I was recently having a conversation with a dear friend. We were just talking about the ups and downs of our current lives, the things that were going well and the things that were not. After a moment, my friend paused. They looked troubled, as if there was something they wanted to say but were unsure of how to say, or if they should at all. I waited, trying to give them the space to decide, to choose their words. After a moment, it came out something like, “I don’t know. Lately? It feels like the downs keep coming. And I’m waiting for things to start going up again, and they just. Don’t.”
"Love and compassion are necessities, not luxuries. Without them humanity cannot survive." - Dalai LamaTweet It!
Do you understand this? I understand this. I can think of several phases of my life where everything just seemed to fall apart at once. Or at least it feels that way, when you’re living in that particular moment. The job falls through and the relationship dissolves and the sense of purpose fades. Someone swipes your drying clothes at the laundromat (oh, yes). You get rear-ended at a busy intersection. You feel lonely. You don’t have anyone to tell your loneliness to.
Many times it’s a bigger issue than the small things that go wrong in the day-to-day. And when I walked away from that conversation with that particular friend, I realized that I’d been hearing a similar message from a lot of people in my life. A lot of friends and acquaintances seemed to be going through very similar valleys at the same time. Life was beating them down. It was disappointing them. Nothing was really working out.
And when I walked away from that conversation with that particular friend, I realized that I’d been hearing a similar message from a lot of people in my life.Tweet It!
I sat with this thought for awhile. What could be happening to everyone at the same time that was making them feel so equally dissatisfied with the way things were going? Were we all just simultaneously realizing that life wasn’t what we expected? Were we being FOMO-ed to death by everyone’s Instagram stories? Are we all hitting the same rough patch just in time to turn away from rather than toward each other?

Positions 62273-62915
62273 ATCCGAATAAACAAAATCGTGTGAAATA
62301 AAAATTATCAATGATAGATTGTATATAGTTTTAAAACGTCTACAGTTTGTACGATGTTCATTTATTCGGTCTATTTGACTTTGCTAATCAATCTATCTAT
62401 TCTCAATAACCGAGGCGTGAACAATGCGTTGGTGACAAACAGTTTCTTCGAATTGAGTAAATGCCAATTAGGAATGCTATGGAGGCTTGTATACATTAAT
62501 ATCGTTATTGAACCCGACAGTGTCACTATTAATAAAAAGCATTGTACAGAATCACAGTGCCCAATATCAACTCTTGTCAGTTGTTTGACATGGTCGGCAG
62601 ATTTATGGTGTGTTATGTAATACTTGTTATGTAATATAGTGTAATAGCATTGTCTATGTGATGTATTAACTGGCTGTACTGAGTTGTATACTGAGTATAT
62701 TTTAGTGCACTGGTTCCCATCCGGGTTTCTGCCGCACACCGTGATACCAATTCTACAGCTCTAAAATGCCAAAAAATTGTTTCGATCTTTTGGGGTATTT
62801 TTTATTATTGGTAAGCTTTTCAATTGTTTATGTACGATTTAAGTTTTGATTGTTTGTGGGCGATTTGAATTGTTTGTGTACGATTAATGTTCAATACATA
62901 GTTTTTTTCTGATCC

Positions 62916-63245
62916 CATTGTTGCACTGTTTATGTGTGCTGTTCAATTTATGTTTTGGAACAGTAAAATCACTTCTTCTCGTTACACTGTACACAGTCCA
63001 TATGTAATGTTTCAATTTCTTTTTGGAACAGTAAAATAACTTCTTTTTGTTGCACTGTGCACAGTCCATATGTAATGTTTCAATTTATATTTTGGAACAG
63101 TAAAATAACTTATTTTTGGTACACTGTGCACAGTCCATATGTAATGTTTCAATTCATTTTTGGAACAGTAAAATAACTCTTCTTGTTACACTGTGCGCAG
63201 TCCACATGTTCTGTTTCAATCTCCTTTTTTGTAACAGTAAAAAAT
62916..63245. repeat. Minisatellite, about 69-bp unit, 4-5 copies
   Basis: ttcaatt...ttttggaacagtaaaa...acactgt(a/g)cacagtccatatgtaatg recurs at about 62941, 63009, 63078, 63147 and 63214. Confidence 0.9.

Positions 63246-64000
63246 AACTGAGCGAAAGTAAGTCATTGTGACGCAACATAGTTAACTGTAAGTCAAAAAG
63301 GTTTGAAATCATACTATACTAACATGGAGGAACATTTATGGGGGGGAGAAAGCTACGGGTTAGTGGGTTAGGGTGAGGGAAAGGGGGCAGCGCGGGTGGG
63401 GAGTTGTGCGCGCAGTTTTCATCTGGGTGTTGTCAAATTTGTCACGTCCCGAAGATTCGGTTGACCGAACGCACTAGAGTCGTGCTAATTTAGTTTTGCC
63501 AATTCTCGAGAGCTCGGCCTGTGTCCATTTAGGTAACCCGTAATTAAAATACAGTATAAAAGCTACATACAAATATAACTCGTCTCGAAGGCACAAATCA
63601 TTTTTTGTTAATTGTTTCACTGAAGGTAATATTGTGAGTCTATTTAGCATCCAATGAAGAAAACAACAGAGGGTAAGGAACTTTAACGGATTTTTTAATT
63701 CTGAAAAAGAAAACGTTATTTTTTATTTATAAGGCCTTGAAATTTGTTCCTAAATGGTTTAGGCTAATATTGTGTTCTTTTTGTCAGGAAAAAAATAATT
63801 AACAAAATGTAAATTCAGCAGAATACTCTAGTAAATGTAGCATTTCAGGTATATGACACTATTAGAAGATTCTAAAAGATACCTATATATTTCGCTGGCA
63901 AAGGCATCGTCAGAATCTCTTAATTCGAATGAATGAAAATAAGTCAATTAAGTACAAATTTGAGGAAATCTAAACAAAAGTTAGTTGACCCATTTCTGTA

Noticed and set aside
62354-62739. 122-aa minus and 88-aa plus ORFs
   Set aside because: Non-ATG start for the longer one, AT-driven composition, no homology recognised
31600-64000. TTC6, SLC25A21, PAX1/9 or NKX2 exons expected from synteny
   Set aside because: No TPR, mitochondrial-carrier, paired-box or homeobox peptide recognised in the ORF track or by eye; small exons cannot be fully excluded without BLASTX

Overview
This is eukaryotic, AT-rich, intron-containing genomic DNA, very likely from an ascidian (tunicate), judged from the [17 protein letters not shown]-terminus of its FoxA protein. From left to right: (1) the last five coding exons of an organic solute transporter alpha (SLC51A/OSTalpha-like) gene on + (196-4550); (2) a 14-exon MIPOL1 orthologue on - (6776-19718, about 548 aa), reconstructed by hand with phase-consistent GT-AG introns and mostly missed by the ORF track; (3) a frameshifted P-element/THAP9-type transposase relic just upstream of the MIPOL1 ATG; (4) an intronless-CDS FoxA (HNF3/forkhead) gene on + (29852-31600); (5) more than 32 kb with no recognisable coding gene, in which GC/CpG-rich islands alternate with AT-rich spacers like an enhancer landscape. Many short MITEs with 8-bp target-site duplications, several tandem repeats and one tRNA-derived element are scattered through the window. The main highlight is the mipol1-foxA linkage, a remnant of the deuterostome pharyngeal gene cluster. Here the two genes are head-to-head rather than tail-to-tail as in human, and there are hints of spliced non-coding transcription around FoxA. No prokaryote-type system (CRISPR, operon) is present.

I am not a therapist or someone wise beyond my years. I am learning all the time and being proven wrong almost daily. But this is what I know: start with here. Start with now. You can’t fix everything at once and no one is asking you to. But know what you want. Really know. And change your mind when you need to. Do the work. Do some more. Nothing changes when we complain alone. Forgive yourself for not knowing better. Talk to someone.*** Find someone to lean on for a little while. Tell a friend. Be honest. We can't help each other through if we don't know what you're up against. Your problems are not too small. They are also not too big. Remember that your hardest days and your biggest heartbreaks are there for you. They are important. They are tragic and at times difficult beyond words, but they are there to teach you something bigger. They are there to show you that you can. They are there to redirect you to something better. They are there to give you the capacity to help someone else whose heart breaks the same way.